Gertie, a Love Dog

Imbolc and the Shadow Mountain Moon

Following the metaphor one post below. Got knocked off my board, almost carried away by rip tides. Gertie has cancer, maybe a couple of weeks to live. Vet this morning.

Pet euthanasia. I’m an outlier on this one, I know. I realized how opposed I am to it when Buck died in my arms at the UofM vet hospital. The pink liquid the vet injected worked. He died. All I could think: he trusted me.

Since then all of our dogs but two, Orion and Sorsha, have received home hospice care until their death. What I want for Gertie, too.

Climbing down into the dark well that is my aversion. The well is deep and cold, might be bottomless. Might be my Mom’s death is in there. I know for sure the issues of trust and choice are. Our dogs trust me with their lives for their whole lives. They have no ability to enter into the decision.

Lots of folks, the majority I imagine, the great majority, see euthanasia as a final kindness. I don’t. It’s wound up in what’s convenient, less messy, easier.

Gertie has trouble walking now. When Orion reached that stage with his osteosarcoma, we had to euthanize him. I couldn’t pick him up, take him outside, bring him back inside. 190 pounds. 30 pounds more than me at the time. Even though I agreed it needed to be done, I still couldn’t stand to be there.

I was in Kate’s sewing room, hyper-ventilating and crying. Feeling like I had betrayed both Orion and myself. Kate was there. I felt ashamed that I couldn’t support her, or Orion, but, I couldn’t.

Now that Gertie’s home I took her doggy bed down from the loft. Kate suggested it. Gertie stayed up here with me most days since we moved here 5 years ago. Even when her back right leg gave her trouble, a botched operation on a torn acl, she came up here on three legs. Now Murdoch is here, lying right where the doggy bed used to be.

Her diagnosis is neither unexpected, nor unusual. Gertie’s an old dog, our oldest, at 12. And, a rascal for all 12 years. So much fun. Sweet, too. Her kisses were meant. Not random licks for salt or submission. How do I know? I just do.

The well. That holy well. I remember the first time. When the doctor told Dad and me, Mom’s stroke had left her in a vegetative state. No coming back. Damn. 17. 3 in the morning at Riley Hospital in Indianapolis. Hard plastic chairs. Down. Down. Down. I didn’t climb back up out of that well until I quit drinking.

The holy wells of Ireland and Wales are portals to the Other World. A place where rags get tied on trees, flowers left by the opening, or, where the water gushes up from Mother Earth.

Suppose this means I need to go down this well again. Still. Live at the bottom for a while. Greet the darkness, my old friend. Might be where I get my love of fecund darkness, of quiet darkness, of the longest night.

Anyhow, Gertie. We’ll make her comfortable.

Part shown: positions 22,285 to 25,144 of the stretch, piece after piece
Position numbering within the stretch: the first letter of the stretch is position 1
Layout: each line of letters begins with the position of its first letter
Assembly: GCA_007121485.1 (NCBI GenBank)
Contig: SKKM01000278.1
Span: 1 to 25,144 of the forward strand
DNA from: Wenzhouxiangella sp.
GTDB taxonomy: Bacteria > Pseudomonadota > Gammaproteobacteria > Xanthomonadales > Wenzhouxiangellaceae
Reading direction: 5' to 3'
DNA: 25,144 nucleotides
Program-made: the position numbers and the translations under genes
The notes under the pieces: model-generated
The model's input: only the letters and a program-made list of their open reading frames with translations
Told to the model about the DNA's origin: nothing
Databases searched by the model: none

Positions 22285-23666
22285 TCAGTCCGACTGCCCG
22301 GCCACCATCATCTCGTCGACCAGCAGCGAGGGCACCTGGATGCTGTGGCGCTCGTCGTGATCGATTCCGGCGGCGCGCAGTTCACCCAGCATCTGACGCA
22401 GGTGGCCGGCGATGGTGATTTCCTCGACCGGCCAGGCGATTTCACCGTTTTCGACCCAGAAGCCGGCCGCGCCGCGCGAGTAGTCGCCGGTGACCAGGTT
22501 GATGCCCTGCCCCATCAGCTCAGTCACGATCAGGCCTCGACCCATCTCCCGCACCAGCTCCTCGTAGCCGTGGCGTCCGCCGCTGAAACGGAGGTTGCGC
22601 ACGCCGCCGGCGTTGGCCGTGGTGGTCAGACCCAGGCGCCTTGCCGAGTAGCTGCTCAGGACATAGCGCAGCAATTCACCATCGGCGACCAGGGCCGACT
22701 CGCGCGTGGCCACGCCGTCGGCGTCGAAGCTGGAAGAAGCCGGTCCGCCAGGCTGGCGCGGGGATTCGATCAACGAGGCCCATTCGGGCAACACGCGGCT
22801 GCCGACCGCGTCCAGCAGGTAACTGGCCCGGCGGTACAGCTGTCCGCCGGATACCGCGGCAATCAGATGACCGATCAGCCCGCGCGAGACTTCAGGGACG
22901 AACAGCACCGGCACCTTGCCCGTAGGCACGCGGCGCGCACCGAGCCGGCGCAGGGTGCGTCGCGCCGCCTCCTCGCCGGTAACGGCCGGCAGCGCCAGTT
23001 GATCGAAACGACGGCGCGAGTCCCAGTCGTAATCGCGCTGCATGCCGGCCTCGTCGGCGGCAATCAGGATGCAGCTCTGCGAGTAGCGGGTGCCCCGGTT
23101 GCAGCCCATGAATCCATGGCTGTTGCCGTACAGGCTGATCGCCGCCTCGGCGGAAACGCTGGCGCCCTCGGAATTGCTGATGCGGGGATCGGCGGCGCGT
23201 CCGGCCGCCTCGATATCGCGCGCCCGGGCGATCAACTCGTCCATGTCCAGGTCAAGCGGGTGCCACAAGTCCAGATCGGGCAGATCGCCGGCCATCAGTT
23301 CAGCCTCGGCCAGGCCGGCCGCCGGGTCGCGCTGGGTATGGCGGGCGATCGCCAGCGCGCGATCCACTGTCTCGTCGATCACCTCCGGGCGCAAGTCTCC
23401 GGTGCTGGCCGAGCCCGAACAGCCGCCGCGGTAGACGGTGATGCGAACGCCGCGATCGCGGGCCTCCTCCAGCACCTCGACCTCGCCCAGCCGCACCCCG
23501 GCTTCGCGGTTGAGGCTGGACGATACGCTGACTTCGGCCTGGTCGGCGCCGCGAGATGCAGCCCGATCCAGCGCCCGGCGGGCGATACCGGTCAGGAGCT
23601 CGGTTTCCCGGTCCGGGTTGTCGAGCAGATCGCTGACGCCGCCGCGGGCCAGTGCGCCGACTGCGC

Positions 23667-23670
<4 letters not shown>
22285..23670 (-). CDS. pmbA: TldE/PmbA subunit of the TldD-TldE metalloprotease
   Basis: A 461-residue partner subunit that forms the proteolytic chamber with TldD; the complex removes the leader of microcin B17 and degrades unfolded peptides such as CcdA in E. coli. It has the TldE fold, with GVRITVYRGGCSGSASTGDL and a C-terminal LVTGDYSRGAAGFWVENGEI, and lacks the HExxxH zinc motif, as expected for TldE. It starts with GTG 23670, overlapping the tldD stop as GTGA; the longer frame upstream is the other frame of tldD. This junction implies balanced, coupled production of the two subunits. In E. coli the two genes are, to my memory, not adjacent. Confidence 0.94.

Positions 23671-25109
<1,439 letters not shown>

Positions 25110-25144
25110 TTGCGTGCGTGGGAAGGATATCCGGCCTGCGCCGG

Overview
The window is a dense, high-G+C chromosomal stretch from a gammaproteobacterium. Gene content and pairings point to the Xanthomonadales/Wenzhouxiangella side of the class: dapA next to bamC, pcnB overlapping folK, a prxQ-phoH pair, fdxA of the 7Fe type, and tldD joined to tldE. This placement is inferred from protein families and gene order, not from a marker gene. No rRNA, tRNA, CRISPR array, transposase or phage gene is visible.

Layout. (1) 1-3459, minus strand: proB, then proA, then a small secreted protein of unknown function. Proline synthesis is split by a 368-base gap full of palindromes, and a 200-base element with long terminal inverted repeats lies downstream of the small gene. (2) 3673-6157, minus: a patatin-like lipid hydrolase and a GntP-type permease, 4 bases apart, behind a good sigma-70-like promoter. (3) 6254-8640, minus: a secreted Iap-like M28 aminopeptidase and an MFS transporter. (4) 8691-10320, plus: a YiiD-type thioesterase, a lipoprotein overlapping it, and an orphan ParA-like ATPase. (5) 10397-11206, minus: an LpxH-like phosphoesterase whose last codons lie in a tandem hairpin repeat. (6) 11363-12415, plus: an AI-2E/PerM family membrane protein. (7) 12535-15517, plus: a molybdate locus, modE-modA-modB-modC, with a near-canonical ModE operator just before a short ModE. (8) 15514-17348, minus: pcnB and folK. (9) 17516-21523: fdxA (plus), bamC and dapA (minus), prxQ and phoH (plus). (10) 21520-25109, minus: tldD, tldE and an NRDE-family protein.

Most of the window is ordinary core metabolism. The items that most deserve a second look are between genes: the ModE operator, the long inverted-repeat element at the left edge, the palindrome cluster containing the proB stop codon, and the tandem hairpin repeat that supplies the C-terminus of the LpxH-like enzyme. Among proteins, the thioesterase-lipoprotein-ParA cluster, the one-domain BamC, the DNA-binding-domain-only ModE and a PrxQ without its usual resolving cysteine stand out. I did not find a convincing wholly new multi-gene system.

Imbolc and the Shadow Mountain Moon

Tuesday gratefuls: Ted, who plowed our driveway early. The snow. Temps below zero. Almost a Minnesota June afternoon. Delicious meal last night, SeoAh. (Spring onions, enoki mushrooms, eggplant and thinly sliced, fried beef.) Not having to watch Murdoch. A weird short TV series about teens and Norwegian myth: Ragnarok.

When I picked up SeoAh at DIA on Sunday, it was 74. This morning we have over 6 inches of fresh snow and the temp is -2 on Shadow Mountain.

When I sit on the bench with Kate, hugging her, my heart leaps. Yes, she’s bony, her s-shaped spine protrudes and her ribs are palpable, but she’s over a hundred pounds now. She moves with much less effort and her pencil is still sharp for crosswords.

We’ve come to a new place, an appreciation for the fragility of our bodies tempered by the constancy of our love. Two years in we smile and laugh a lot. We plan for the future. Enjoy meals together. Care for the dogs together.

The snow comes down and its beauty is sweet. The occasional deer and elk in our yard are thank you gifts from the mountain spirits. Our house is bright and cheerful. We live in the Rockies and on Shadow Mountain.

Murdoch has proved a pain in the elbow and wrist, but his eagerness, his teen dog energy, his love, like Kepler, of the snow makes him a joy, too. Everything is polyvalent.

Before she left Singapore for Colorado, SeoAh told Joe she was going home. “Your home is here,” he said. “No,” she said, “I have two homes. One here and one in Colorado.” She will come back at least three more times for a month. She is our daughter.

Here’s the takeaway. No matter the challenges our perspective on them is up to us. We can become drowned in a sea of troubles, resenting misfortune, or we can learn how to surf.

This Rumi poem is a gift from Paul Strickland:

Love Dogs by Rumi

One night a man was crying Allah! Allah!

His lips grew sweet with praising, until a cynic said, “So! I’ve heard you calling out, but have you ever gotten any response?”

The man had no answer to that. He quit praying and fell into a
confused sleep. He dreamed he saw Khidr, the guide of souls,in a
thick, green foliage.

“Why did you stop praising?”

“Because I’ve never heard anything

“This longing you express is the return message.”
The grief you cry out from draws you toward union.
Your pure sadness that wants help is the secret cup.

Listen to the moan of a dog for its master. That whining is the

There are love dogs no one knows the names of.
Give your life to be one of them.